Send to

Choose Destination
See comment in PubMed Commons below
J Geriatr Cardiol. 2012 Dec;9(4):379-88. doi: 10.3724/SP.J.1263.2012.08141.

Atrial fibrillation in the elderly: the potential contribution of reactive oxygen species.

Author information

Penn Cardiovascular Institute and Section of Cardiac Electrophysiology, University of Pennsylvania, Philadelphia, PA 19104, USA.


Atrial fibrillation (AF) is the most commonly encountered cardiac arrhythmia, and is a significant source of healthcare expenditures throughout the world. It is an arrhythmia with a very clearly defined predisposition for individuals of advanced age, and this fact has led to intense study of the mechanistic links between aging and AF. By promoting oxidative damage to multiple subcellular and cellular structures, reactive oxygen species (ROS) have been shown to induce the intra- and extra-cellular changes necessary to promote the pathogenesis of AF. In addition, the generation and accumulation of ROS have been intimately linked to the cellular processes which underlie aging. This review begins with an overview of AF pathophysiology, and introduces the critical structures which, when damaged, predispose an otherwise healthy atrium to AF. The available evidence that ROS can lead to damage of these critical structures is then reviewed. Finally, the evidence linking the process of aging to the pathogenesis of AF is discussed.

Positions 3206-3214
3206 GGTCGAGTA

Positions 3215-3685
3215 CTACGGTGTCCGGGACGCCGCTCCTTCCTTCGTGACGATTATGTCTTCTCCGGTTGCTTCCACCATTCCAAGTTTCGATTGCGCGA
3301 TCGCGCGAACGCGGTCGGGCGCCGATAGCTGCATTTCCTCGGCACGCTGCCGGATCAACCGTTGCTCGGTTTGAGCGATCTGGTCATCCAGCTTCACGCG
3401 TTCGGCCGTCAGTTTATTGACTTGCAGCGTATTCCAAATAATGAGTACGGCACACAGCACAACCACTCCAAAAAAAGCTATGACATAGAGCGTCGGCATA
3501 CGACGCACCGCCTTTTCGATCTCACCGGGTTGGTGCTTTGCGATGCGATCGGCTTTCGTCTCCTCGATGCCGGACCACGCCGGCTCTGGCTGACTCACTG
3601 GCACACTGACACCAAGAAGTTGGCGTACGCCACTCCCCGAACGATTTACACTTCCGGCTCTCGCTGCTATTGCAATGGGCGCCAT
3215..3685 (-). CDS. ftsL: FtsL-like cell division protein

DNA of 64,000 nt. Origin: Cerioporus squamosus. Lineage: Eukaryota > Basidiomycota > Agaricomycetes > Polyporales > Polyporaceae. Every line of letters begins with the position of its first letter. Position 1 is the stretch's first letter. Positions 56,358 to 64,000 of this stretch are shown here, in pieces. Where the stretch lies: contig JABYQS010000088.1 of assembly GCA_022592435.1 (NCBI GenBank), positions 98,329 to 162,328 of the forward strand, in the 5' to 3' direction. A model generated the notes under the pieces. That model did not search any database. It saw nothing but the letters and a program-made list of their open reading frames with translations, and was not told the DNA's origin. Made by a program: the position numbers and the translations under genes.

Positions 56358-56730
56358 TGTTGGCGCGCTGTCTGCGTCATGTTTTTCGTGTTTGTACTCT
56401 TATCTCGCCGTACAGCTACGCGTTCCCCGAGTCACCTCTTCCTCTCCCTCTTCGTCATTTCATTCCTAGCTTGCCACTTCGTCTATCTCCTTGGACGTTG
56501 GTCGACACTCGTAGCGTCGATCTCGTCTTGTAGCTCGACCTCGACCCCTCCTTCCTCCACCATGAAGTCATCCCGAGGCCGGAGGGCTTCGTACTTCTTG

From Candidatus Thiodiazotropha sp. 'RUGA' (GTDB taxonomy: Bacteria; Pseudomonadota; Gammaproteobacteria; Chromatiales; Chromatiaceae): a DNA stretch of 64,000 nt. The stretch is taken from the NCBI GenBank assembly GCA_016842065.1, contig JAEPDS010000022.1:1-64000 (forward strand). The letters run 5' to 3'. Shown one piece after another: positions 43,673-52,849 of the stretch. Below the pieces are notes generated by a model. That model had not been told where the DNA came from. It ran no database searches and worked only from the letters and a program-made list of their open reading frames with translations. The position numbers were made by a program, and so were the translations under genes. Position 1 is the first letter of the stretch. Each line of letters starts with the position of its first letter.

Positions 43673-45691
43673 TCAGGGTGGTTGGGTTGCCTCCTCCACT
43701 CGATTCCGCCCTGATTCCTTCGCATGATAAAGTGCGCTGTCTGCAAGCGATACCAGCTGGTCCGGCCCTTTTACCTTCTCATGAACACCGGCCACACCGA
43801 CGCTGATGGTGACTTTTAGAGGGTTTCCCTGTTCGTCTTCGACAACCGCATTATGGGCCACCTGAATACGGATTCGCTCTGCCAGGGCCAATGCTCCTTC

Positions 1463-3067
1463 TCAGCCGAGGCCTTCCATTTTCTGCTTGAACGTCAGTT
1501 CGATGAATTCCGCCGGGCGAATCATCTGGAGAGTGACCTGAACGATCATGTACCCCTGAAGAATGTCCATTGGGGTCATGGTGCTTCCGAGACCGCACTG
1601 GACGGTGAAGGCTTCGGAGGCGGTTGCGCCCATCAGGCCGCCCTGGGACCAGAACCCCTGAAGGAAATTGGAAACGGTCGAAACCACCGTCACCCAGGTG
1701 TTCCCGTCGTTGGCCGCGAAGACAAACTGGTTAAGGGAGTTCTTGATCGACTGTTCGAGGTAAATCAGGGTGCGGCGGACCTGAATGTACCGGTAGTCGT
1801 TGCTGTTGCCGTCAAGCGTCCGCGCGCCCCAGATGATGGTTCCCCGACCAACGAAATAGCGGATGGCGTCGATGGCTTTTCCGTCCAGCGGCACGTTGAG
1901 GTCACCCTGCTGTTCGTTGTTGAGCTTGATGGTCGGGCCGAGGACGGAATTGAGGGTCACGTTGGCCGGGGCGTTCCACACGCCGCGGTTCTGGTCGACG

Aging; Arrhythmia; Atrial fibrillation; Cardiac; Free radicals; Oxidative stress; Redox

PubMed Commons home

PubMed Commons

How to join PubMed Commons

    Supplemental Content

    Full text links

    Icon for PubMed Central
    Loading ...
    Support Center